I haven't bought a new car since my kid was born and he's old enough now to legally drink. I moved to Hawaii when I got divorced from his mom. One of the few things that you can get cheaply in Hawaii is a used car. People leaving the rock have a need to sell their cars and deals abound. I bought a perfectly passable car for $250 once. I drove an '82 Lincoln coupe two-door, a pure pimpmobile, nicknamed by one of my friends "Huggy Bear," for a couple of my carefree years on Oahu. This prestigious ride set me back $900. Often I could buy a car, drive it for a year, and sell it for exactly what I paid for it, which made it a free ride.
So my used car habit was firmly fixed when I moved back to the East Coast. There I found the best person to buy a used car from was a dead person. They were always motivated sellers and their reasons for selling were as pure as the winter snow I told myself I had missed when I lived in Hawaii. The actual transaction would be handled by the surviving spouse. I preferred cars that had been owned by deceased wives, because I felt the widowers had maintained them meticulously, as putting the wife's car in for an oil change gave them a chance to get out of the house and talk to somebody who had no choice but to pay attention to them.
However in California, where I now live, I am out of the dead person loop. People die here, but they are not friends of friends of mine and their cars are sold to people who are. I could buy a car off Craigslist, as I could buy love off Craigslist, but either transaction might entail unacceptable risks. I could buy a car at a sheriff's sale, but I cross the border frequently and I am afraid of the criminal repercussions that might occur should some diligent DEA drug dog discover that the sheriff hadn't vacuumed all of the cocaine from underneath the seats before he sold me the vehicle.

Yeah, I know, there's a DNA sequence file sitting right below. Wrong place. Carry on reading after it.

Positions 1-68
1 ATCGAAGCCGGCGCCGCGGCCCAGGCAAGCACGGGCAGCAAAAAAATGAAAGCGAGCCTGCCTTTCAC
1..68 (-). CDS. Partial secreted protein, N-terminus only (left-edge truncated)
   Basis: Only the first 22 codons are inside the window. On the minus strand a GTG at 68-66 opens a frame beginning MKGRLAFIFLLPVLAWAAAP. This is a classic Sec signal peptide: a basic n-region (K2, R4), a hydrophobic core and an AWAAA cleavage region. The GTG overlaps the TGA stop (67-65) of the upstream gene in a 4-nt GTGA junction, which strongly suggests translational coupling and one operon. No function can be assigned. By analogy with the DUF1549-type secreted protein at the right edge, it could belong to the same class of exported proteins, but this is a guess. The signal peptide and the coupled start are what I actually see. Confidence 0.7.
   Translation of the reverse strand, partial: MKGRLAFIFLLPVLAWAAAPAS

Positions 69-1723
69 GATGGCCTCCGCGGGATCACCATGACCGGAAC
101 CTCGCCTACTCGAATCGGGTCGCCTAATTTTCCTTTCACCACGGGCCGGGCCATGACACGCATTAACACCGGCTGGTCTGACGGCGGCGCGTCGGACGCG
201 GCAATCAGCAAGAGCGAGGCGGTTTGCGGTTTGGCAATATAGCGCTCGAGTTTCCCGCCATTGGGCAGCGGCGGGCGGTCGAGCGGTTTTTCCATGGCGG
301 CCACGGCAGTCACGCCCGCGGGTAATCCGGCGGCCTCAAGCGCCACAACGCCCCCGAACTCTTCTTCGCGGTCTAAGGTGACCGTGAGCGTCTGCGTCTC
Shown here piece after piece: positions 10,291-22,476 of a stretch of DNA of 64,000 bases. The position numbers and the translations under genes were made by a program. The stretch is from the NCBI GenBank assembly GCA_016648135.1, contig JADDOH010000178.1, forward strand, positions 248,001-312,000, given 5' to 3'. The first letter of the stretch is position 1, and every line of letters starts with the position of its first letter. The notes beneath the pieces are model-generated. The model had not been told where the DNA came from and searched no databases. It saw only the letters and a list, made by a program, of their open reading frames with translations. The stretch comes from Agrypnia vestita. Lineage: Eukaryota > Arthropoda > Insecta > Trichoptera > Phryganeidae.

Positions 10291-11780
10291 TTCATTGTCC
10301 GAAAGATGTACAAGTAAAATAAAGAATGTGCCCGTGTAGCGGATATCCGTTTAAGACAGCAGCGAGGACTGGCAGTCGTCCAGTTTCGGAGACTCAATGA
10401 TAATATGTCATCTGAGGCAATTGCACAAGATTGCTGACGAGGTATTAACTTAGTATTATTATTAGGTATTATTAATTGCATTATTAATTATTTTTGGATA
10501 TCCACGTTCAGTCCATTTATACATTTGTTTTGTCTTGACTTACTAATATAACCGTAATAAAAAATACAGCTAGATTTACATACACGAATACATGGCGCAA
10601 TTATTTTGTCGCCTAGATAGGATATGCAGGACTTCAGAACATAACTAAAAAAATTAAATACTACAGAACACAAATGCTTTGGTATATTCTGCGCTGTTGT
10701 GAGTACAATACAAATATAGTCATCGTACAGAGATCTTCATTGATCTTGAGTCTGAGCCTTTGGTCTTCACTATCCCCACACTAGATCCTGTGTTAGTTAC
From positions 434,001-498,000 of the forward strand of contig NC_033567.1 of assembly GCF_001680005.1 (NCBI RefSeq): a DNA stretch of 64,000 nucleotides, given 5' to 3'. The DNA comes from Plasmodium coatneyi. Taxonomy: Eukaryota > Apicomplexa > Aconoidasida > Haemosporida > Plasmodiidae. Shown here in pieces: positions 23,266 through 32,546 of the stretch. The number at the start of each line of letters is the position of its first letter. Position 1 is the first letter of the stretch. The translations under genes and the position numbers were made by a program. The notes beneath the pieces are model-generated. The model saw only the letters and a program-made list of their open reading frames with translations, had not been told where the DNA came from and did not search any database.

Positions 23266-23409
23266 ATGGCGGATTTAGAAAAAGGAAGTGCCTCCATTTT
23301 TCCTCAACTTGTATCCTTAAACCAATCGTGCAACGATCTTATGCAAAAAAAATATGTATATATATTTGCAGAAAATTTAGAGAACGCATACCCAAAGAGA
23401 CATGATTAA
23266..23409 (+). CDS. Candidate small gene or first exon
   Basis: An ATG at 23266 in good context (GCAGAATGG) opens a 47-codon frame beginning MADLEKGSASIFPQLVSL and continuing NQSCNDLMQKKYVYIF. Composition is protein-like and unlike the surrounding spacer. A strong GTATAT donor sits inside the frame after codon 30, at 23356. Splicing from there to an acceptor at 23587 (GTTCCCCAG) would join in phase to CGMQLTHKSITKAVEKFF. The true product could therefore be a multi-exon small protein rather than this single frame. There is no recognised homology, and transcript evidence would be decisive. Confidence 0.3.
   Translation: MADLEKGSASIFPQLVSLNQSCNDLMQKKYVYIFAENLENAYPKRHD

A new car seems like a good solution, but I don't think I'll be able to get one, because I am afraid that when the car salesman leans across the table at me to close the deal and tells me in a voice husky with emotion (he's emotional because he's thinking about his commission) "You deserve this car," I'm going to have an answer for him. And it's going to be the same answer as if he had said "You deserve these car payments," or "You deserve to have your auto insurance bill tripled."
I'm going to say, "No, I don't."
That's sadly true. And I never realize it more profoundly than when I look at the condition of my current car. Unwashed for months, it has a uniform coating of greenish pollen on its surface, it being the tree-mating season here. It is littered with spare clothes and emergency umbrellas and hoodies in case it rains or the temperature drops. Multiple pages of Mapquest directions to places I have been but will never go again lie scattered on the seats and floor mats, which are also festooned with empty candy and fast-food wrappers. I have more money in loose change under the seats than I have in my IRA. Each of my cup holders has a layer of cup holder glue in the bottom of it, a mysterious substance which forms when spilled beverages congeal in some sub-atomic fashion into an adhesive so powerful that it could be used to glue submarine hulls together. Pieces of hard candy, which I keep in case I need to pop a few into my mouth if I come across a DUI checkpoint after researching local microbrewing efforts, are useless for that purpose because they are mortared irretrievably into the cup holders, like fossils in a layer of Paleolithic sandstone. So cups sit unevenly in my cup holders, which means they spill more, which means another deposit of cup holder glue. The whole process is an inexorable as any geologic one.
And it's all my fault. It's because I don't think about my car except when I need to go somewhere and I stop thinking about it the moment I get there. If I bought a new car, in spite of all the exciting warranties and smells that owning that vehicle would entail, in a few months it would be just as neglected as this car. It would turn into the car I deserve.
No way I'm paying three hundred bucks a month for that heap.